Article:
THE "BEE"- FRIENDLY GARDEN
Dr. Leonard Perry, Extension Professor
University of Vermont
Did you know that about one third of our garden fruits and vegetables, and the flower seeds we harvest from our gardens, are the result of bees? Having a garden "friendly" for bees means it is also friendly for many other beneficial forms of wildlife, such as butterflies and hummingbirds.
Of the 2,500 or more species of bees in the U.S., nearly all are gentle and won't sting you unless they feel threatened or provoked. This is not their goal. Nor is it to pollinate our flowers for our use. They don't chew up our flowers either, as some people believe. Rather, they are merely trying to find food for themselves and their young, or to gather home building supplies. In doing so, they end up pollinating our flowers, fruit trees, and shrubs.
The most common bees, especially early in the season, are the honeybees. As they hibernate for the winter, they must store plenty of honey. Bumblebees appear later in the season. Male bumblebees die after mating, the workers die at the end of the season, and so only the females survive. They hibernate in holes in the ground, old mouse nests, and similar places.
The worker honey bee collects pollen on brushy hairs, storing it in leg pockets. Worker bumblebees have a long proboscis to collect nectar, something other bees can't do. The other common bees are the solitary ones (Adrenidae family) that don't live in colonies.
Bees are attracted to flowers that are colorful or contrast well with their background, or have an ultraviolet coloration that serves as a nectar guide. This is especially true in the case of red flowers, which bees don't see unless they contain some ultraviolet light, which we usually don't see.
Purple and blue are bees' favorite colors, followed by yellow and orange. Many newer cultivars of flowers, especially annuals that have been highly bred, are deceptive to bees. Even though they may have attractive colors, they lack the pollen and nectar bees like, these traits having been bred out.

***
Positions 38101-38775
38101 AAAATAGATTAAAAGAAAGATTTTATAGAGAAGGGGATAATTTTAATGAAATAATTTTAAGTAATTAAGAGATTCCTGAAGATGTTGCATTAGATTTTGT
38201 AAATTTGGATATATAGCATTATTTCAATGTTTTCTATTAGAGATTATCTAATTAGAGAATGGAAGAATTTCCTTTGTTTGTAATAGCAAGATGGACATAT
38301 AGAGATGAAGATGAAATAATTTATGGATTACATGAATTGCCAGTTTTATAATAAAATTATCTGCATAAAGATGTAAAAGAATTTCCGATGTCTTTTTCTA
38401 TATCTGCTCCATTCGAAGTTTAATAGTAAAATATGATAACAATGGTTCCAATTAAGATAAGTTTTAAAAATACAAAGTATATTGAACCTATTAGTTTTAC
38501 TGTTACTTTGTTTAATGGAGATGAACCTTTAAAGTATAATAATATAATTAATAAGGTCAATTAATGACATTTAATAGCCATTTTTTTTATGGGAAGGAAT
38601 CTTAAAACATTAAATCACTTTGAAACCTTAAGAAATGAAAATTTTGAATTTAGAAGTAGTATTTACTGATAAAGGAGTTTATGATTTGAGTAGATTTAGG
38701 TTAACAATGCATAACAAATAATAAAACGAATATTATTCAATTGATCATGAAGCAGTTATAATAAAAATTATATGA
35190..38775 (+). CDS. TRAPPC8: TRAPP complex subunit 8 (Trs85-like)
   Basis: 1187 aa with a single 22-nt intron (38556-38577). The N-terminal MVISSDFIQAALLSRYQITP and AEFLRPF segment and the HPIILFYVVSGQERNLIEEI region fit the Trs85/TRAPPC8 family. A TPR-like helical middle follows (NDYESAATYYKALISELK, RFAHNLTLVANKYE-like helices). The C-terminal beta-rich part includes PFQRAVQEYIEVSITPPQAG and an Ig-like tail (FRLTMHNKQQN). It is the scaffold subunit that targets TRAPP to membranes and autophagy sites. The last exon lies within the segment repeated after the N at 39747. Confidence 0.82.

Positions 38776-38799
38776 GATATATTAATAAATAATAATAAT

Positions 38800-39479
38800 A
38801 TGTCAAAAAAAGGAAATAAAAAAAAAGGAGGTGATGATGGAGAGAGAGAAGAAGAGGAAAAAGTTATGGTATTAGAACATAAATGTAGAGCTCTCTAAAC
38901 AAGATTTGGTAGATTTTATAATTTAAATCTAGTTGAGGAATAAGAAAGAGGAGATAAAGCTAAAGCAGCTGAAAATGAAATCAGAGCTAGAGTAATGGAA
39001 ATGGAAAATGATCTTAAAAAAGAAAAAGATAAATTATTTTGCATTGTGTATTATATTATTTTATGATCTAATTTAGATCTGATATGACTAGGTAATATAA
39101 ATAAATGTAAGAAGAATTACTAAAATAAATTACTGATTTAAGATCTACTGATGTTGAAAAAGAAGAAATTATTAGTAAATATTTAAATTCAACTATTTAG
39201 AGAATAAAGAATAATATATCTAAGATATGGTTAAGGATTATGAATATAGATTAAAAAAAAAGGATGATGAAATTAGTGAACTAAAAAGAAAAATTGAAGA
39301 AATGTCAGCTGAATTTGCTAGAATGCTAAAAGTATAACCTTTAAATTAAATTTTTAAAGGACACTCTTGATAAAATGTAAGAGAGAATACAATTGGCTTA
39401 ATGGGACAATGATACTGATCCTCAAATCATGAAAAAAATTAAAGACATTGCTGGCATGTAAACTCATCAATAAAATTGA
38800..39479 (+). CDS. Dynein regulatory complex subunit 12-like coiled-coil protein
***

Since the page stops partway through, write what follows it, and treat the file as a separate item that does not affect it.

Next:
Examples of perennials attractive to bees include early spring bulbs such as glory-of-the-snow and crocus; clovers and milkweeds in the summer; and asters and goldenrod in the fall. Try to grow some late-blooming asters, or cut your New England Asters back (remove about six inches of growth) in June, in order to have later flowers for bees.
I have one late-blooming aster (October Glory or Octendgloren) that each October is covered daily with bees as few other plants are available for them. Native plants and wildflowers provide good clues as to what your bees will like.
In addition to flowers, bees need a source of water if one is not nearby. A small pond, puddle, birdbath, or even dripping faucet fulfills this need.
Bees need protection from predators, a place to call home. Many bees live in old or dead wood, often in tunnels created by wood-boring beetles. This is true for most bees in the leafcutter bee family (Megachilidae). If you spot some elliptical holes in leaves on garden plants, they are likely from these bees gathering leaf pieces that they use for homes for their young.
So, think of these bees before cutting down dead trees, or even limbs. Or if you cut dead limbs, hang a few for some "holey" bee homes. Dead trees will also be attractive to several species of woodpeckers. In addition, many bees live in holes in the ground, so leave some bare ground for them in an out-of-your-way part of your yard or garden.
The final point crucial to bee survival is to not use pesticides that
will harm them. Either avoid using pesticides, or if this is not possible,
use midday or preferably after dark when bees are not active. And be sure
to read all label directions. The label often will tell if the material
will be toxic to bees. Remember that you usually have other, less toxic
choices, so always choose the least toxic product for the job.
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